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issue: November 2007 APPLIANCE Magazine

Technology Report
Real-World Design


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Appliance engineers can achieve more-realistic simulation thanks to a new software platform that offers fluid-structure interaction (FSI) technology.

Pictured is part of a multiphysics simulation of the complex fluid-structure interactions that are typical in a wash cycle of a front-loaded washing machine.

As engineers increasingly rely on simulation to create and tweak their designs, they are finding that their software investment is also growing. To help designers eliminate costly investments, Dassault Systèmes of Providence, RI, U.S. has created a new FSI capability that will work with existing software, providing more-realistic simulation while keeping costs to a minimum.

According to Dale Berry, director of technical marketing, the new SIMULIA platform allows customers to utilize the finite-element analysis (FEA) and computational fluid dynamics (CFD) tools they already have to solve their joint FSI problems. “Fluid-structure interaction and other multiphysics problems are of great interest to the practicing engineer in the medical and appliance fields,” Berry tells APPLIANCE. “But the problem historically has been that solving FSI problems required companies to invest in new, expensive, and unproven niche software for solving these problems.”

With the new platform, if a customer has, for example, already standardized on Abaqus software for FEA, and Star-CD (from CD-Adapco) for CFD, Berry says they can now solve FSI problems using both products. This technology advancement, he says, is due to two developments.

The first is the company’s development of commercial-grade products for code coupling. “We have also developed our own direct-coupling interface to allow us to hook certain partner products up directly to Abaqus,” he says. The interface will complement existing Abaqus multiphysics capabilities such as coupled structural-acoustic, piezoelectric-mechanical, and electrical-thermal simulation. The platform also supports third-party protocols, including the Mesh-based parallel Code Coupling Interface (MpCCI) from The Fraunhofer Institute for Algorithms and Scientific Computing (SCAI).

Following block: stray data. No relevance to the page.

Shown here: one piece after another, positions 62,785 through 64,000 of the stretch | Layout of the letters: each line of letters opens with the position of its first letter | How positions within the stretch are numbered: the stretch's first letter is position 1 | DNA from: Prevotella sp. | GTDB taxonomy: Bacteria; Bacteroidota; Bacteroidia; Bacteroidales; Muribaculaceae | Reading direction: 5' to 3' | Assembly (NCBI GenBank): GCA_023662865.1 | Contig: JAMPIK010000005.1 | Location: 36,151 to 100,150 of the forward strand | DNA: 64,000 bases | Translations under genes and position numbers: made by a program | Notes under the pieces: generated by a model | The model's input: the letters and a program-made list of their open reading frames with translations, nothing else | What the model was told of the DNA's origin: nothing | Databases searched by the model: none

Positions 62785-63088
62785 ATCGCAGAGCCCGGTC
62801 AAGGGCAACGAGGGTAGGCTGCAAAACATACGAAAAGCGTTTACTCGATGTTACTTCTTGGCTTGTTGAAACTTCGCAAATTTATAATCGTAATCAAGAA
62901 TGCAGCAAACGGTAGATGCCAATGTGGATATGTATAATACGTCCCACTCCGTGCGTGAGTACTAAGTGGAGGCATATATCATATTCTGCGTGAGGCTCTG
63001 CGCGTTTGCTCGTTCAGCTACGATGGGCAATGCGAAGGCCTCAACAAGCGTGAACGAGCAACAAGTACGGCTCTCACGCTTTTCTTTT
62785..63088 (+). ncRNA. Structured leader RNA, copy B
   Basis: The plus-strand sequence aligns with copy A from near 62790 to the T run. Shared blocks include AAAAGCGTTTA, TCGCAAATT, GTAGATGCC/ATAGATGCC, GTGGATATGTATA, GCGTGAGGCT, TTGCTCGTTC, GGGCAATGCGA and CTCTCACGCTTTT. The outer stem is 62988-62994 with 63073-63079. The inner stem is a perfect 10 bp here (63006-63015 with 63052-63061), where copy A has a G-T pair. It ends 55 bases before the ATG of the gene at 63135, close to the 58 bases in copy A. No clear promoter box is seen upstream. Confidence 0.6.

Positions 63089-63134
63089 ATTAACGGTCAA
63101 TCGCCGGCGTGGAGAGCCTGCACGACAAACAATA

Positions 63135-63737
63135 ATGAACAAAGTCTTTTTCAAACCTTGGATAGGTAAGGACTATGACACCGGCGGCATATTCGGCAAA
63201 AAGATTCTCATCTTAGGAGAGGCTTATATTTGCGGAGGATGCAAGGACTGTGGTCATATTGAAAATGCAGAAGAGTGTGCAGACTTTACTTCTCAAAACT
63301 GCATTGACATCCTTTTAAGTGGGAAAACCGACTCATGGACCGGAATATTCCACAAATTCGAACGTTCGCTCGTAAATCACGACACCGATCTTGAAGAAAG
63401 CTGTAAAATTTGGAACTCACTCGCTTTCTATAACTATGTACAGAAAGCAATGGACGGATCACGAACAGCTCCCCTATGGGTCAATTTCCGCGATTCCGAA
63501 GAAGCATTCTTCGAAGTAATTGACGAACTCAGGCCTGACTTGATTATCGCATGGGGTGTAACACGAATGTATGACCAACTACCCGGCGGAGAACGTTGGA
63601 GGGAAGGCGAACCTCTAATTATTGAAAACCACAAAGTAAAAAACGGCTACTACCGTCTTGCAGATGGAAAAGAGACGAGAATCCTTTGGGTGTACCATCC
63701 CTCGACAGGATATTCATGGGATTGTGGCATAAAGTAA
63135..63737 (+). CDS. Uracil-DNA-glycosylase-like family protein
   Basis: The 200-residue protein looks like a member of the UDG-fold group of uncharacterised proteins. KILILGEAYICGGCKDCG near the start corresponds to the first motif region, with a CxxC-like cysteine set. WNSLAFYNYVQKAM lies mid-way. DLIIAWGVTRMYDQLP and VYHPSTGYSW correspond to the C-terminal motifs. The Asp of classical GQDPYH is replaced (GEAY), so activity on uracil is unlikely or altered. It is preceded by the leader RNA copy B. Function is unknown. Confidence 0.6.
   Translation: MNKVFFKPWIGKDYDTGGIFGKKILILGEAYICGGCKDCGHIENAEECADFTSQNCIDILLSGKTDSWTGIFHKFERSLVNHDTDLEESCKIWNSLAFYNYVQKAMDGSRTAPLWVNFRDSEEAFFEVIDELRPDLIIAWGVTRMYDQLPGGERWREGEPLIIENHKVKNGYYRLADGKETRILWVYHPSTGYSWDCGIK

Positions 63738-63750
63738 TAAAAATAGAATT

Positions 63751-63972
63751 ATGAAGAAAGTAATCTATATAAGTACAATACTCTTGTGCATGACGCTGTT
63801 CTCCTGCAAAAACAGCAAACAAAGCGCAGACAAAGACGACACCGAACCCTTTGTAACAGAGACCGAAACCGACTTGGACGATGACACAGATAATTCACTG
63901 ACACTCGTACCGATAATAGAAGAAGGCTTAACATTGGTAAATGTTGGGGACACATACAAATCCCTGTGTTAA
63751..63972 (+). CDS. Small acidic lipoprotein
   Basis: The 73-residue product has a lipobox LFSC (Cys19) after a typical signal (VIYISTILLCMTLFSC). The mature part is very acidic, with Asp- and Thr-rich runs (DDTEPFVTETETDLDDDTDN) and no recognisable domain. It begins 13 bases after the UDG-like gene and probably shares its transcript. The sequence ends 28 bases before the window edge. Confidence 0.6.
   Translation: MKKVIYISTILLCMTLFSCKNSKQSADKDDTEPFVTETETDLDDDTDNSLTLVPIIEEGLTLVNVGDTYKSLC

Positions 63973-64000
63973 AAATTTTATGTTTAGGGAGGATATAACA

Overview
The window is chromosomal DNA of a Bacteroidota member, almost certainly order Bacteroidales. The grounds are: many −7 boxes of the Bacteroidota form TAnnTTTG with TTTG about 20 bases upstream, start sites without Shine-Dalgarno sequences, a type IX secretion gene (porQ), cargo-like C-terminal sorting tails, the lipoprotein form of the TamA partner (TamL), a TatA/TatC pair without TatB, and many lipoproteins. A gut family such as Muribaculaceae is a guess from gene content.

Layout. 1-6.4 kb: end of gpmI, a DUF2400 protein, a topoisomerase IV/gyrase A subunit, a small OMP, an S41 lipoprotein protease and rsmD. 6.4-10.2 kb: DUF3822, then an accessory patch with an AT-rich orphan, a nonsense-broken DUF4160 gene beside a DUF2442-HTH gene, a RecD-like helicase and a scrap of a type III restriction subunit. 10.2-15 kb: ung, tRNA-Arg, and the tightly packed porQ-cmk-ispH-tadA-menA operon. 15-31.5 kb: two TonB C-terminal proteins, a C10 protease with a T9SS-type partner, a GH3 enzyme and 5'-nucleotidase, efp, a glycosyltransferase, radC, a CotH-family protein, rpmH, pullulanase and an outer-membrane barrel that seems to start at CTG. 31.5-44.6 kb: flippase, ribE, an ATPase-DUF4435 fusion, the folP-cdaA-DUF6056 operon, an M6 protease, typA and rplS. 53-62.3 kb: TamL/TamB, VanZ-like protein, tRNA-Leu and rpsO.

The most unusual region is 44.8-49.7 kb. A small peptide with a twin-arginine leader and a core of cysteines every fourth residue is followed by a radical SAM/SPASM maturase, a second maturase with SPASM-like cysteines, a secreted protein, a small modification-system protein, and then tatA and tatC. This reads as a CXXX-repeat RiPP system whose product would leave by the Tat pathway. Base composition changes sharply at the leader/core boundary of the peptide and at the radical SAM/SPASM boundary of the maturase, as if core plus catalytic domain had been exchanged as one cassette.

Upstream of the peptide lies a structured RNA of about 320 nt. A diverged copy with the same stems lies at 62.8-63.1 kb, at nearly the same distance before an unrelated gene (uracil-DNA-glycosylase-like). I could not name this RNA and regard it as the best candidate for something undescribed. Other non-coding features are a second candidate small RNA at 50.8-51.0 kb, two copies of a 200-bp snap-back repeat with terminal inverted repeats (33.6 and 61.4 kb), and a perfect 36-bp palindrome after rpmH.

The second development Berry credits is industry acceptance that real-world FSI problems can be practically solved within a code-coupling framework. “Just a few years ago, it was generally thought that only special-purpose software solving both CFD and FEA at the same time would be able to solve complex real-life problems,” Berry explains. “This has been shown—in many cases—to be a misconception.”

According to Berry, engineers are only solving part of the problem by using FEA or CFD parts independently and can miss crucial insight into coupled behavior. “With FSI simulation, they can now understand and take advantage of this behavior to make their products better,” he explains. “And the simulations that allow such insight can now be done in a production setting using incumbent, well-known tools.”

Available in the fourth quarter of 2007 as part of Abaqus version 6.7-EF software, the FSI capability will allow customers to solve design problems where the focus is on the structural component as loaded by neighboring fluids. Applications for the software include medical devices and ink-jet printers, as well as “any home appliance that squirts, pumps, moves, drains, injects, or regulates fluids by moving structures,” says Berry. 

 

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